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DISCLOSURE INFORMATION (relative only): Eric D. Peterson, PI of the AHA GWTG Data Analysis Center; Lee H. Schwamm, Chair of the AHA National Steering Committee.

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Presentation on theme: "DISCLOSURE INFORMATION (relative only): Eric D. Peterson, PI of the AHA GWTG Data Analysis Center; Lee H. Schwamm, Chair of the AHA National Steering Committee."— Presentation transcript:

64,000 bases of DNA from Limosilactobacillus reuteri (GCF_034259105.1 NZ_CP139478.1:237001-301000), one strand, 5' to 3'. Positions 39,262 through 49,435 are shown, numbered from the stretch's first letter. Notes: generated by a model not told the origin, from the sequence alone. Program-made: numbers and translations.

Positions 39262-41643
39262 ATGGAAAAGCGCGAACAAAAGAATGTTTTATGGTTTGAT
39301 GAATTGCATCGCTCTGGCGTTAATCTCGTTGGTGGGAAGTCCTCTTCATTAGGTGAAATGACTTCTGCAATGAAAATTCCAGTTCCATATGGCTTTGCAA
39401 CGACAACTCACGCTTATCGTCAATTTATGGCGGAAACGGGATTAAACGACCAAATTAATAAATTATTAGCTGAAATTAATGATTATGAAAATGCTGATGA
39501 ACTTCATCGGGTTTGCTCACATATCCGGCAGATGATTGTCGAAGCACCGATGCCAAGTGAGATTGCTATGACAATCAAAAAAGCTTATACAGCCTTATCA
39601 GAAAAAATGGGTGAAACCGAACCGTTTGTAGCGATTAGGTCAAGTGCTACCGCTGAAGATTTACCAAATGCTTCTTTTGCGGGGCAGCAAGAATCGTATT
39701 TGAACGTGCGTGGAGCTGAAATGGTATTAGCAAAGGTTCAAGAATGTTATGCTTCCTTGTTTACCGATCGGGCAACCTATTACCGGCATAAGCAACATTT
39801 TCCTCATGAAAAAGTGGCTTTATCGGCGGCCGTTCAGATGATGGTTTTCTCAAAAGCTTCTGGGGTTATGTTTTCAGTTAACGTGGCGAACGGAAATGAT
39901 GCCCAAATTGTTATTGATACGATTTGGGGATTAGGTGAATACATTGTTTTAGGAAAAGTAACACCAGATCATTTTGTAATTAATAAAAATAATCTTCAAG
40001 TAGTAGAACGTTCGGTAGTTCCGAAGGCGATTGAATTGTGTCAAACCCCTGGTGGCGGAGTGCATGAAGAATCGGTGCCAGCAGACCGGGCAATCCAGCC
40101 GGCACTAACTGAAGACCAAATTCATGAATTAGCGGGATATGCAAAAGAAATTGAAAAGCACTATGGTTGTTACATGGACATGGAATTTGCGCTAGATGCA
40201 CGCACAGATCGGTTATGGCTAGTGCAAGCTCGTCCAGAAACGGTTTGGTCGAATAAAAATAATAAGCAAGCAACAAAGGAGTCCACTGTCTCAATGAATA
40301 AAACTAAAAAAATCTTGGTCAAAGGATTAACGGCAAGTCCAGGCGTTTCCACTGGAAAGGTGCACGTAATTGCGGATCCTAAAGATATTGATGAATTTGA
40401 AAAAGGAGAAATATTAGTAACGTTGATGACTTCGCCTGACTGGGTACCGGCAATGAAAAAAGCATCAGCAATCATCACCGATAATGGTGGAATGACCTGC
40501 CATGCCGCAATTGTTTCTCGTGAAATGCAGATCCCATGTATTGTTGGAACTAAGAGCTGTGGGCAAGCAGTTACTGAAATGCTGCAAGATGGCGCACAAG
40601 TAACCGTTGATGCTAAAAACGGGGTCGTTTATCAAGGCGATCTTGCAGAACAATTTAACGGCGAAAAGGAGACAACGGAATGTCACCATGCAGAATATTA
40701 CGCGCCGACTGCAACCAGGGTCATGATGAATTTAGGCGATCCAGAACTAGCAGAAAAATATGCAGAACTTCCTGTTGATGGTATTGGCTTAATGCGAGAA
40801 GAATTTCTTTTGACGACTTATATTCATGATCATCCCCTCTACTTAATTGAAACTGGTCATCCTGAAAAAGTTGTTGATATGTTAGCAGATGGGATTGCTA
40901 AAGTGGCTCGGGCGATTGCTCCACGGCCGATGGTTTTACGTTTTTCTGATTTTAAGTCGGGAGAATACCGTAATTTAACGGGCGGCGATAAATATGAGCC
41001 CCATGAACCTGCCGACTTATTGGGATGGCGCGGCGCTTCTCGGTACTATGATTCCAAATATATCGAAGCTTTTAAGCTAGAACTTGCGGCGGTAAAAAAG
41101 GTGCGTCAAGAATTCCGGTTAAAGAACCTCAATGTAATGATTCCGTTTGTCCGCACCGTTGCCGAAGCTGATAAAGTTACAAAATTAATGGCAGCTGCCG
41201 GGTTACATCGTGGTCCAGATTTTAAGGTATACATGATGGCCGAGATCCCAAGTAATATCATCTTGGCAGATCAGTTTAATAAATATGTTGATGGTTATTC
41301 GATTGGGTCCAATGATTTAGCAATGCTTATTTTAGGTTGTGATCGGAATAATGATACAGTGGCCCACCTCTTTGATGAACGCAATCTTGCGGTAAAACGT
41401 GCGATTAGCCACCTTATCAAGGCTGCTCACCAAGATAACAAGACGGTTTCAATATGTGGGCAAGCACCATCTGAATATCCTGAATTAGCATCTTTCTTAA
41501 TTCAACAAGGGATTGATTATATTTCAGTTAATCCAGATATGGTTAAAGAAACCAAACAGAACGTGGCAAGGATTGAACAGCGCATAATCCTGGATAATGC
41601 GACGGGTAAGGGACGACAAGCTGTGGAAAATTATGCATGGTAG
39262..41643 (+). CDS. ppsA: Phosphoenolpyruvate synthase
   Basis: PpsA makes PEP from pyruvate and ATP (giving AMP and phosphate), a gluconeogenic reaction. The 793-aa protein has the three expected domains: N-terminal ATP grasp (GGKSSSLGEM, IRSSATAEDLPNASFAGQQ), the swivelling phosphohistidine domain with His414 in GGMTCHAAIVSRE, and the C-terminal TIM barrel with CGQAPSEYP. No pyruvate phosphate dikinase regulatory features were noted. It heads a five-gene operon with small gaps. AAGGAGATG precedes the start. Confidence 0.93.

1 DISCLOSURE INFORMATION (relative only): Eric D. Peterson, PI of the AHA GWTG Data Analysis Center; Lee H. Schwamm, Chair of the AHA National Steering Committee for GWTG (unpaid) The racial disparity in stroke is an enormous public concern Despite higher burden of stroke in minorities, limited data exists in comparing mortality for patients with intracerebral hemorrhage of different racial and ethnic backgrounds Background Methods Data from 123,736 patients with intracerebral hemorrhage admitted to 1,199 Get With The Guidelines-Stroke (GWTG) hospitals between Multivariate logistic regressions with generalized estimating equations were performed to evaluate the association between race and in-hospital mortality We adjusted for patient-level characteristics including age, gender, and medical history, as well as hospital-level characteristics including region, hospital type, size, primary stroke center status, percentage of minority patients treated, number of ICH admissions per year, and calendar time Sensitivity analyses among patients with complete National Institutes of Health Stroke Scale score (NIHSS) To determine whether racial/ethnic differences in mortality varied by age, we further examined the interaction between age and race Results Racial/Ethnic Differences in Mortality among Patients Hospitalized with Intracerebral Hemorrhage Ying Xian, 1 Robert G. Holloway, 2 Eric E. Smith, 3 Lee H. Schwamm, 4 Mathew J. Reeves, 5 Margueritte Cox, 1 DaiWai M. Olson, 1 Adrian F. Hernandez, 1 Barbara Lytle, 1 Gregg C. Fonarow, 6 Eric D. Peterson, 1 1 Duke Clinical Research Institute, Durham, NC; 2 University of Rochester, Rochester, NY; 3 Department of Clinical Neurosciences, Hotchkiss Brain Institute, University of Calgary, Alberta, Canada; 4 Department of Neurology, Massachusetts General Hospital, Boston, MA; 5 Department of Epidemiology, Michigan State University, East Lansing, MI; 6 Division of Cardiology, University of California, Los Angeles, CA Table 1. Baseline Characteristics by Race Table 2. In-hospital Mortality by Race Conclusions Among patients hospitalized with intracerebral hemorrhage, black, Hispanic, and other racial/ethnic groups have lower risk-adjusted in-hospital mortality compared to white patients, though these racial/ethnic differences were largely confined to patients age 60 years and older FUNDING STATEMENT: The Get With The Guidelines®–Stroke (GWTG-Stroke) program is provided by the American Heart Association/American Stroke Association. The GWTG-Stroke program is currently supported in part by a charitable contribution from Janssen Pharmaceutical Companies of Johnson & Johnson. GWTG-Stroke has been funded in the past through support from Boeringher-Ingelheim, Merck, Bristol-Myers Squib/Sanofi Pharmaceutical Partnership and the AHA Pharmaceutical Roundtable. VariableWhite N=83,280 (%) Black N=22,165 (%) Hispanic N=10,541 (%) Other N=7,750 (%) P value Patient characteristics Age, median (IQR)75 (63-83)59 (51-71)64 (52-77)67 (56-79)<.001 Female <.001 Medical history Atrial Fibrillation/Flutter206812<.001 Previous stroke TIA <.001 CAD/prior MI <.001 Carotid stenosis3111<.001 Diabetes mellitus <.001 PVD4221<.001 Hypertension <.001 Smoker <.001 Dyslipidemia <.001 Heart failure5543<.001 NIHSS, median (IQR)9 (3-19)10 (4-19)10 (4-20)11 (4-11)<.001 Hospital characteristics Academic <.001 Primary stroke center <.001 # of beds, median (IQR)391 ( )460 ( )381 ( )365 ( )<.001 # of ICH admission per year 46 (25-79)55 (31-89)48 (28-80)50 (32-83)<.001 Percent of minority, % median IQR 16 (8-29)41 (26-62)46 (27-67)39 (22-62)<.001 Age categoryRace/ethnicity comparison In-hospital mortality, % Adjusted OR (95% CI) Further adjustment for NIHSS (95 %CI) OverallBlack vs. white22.8 vs ( )0.79 ( ) Hispanic vs. white22.7 vs ( )0.73 ( ) Others vs. white25.2 vs ( )0.67 ( ) <50Black vs. white22.1 vs ( )0.87 ( ) Hispanic vs. white21.1 vs ( )0.80 ( ) Others vs. white21.5 vs ( )0.69 ( ) 50-59Black vs. white22.6 vs ( )0.89 ( ) Hispanic vs. white22.8 vs ( )0.83 ( ) Others vs. white22.4 vs ( )0.59 ( ) 60-74Black vs. white21.6 vs ( )0.72 ( ) Hispanic vs. white21.9 vs ( )0.74 ( ) Others vs. white23.1 vs ( )0.61 ( ) >74Black vs. white25.5 vs ( )0.74 ( ) Hispanic vs. white24.5 vs ( )0.66 ( ) Others vs. white30.4 vs ( )0.78 ( ) Compared with white patients, black, Hispanic, and other race were younger Minorities had less comorbidities except for diabetes mellitus and hypertension, and had more severe stroke as documented by NIHSS Black, Hispanic, and other racial/ethnic patients were less likely to die in-hospital than white patients after adjustment for patient and hospital characteristics. The mortality differences remained consistent after further adjustment for NIHSS in NIHSS complete records After examining age and race interaction, the mortality difference was observed in older age groups, but was not evident in younger age groups In contrast to lower mortality, minorities had longer length of stay than white patients (median 6, 6, 6, and 5 days for black, Hispanic, other, and white, respectively, p<.001)


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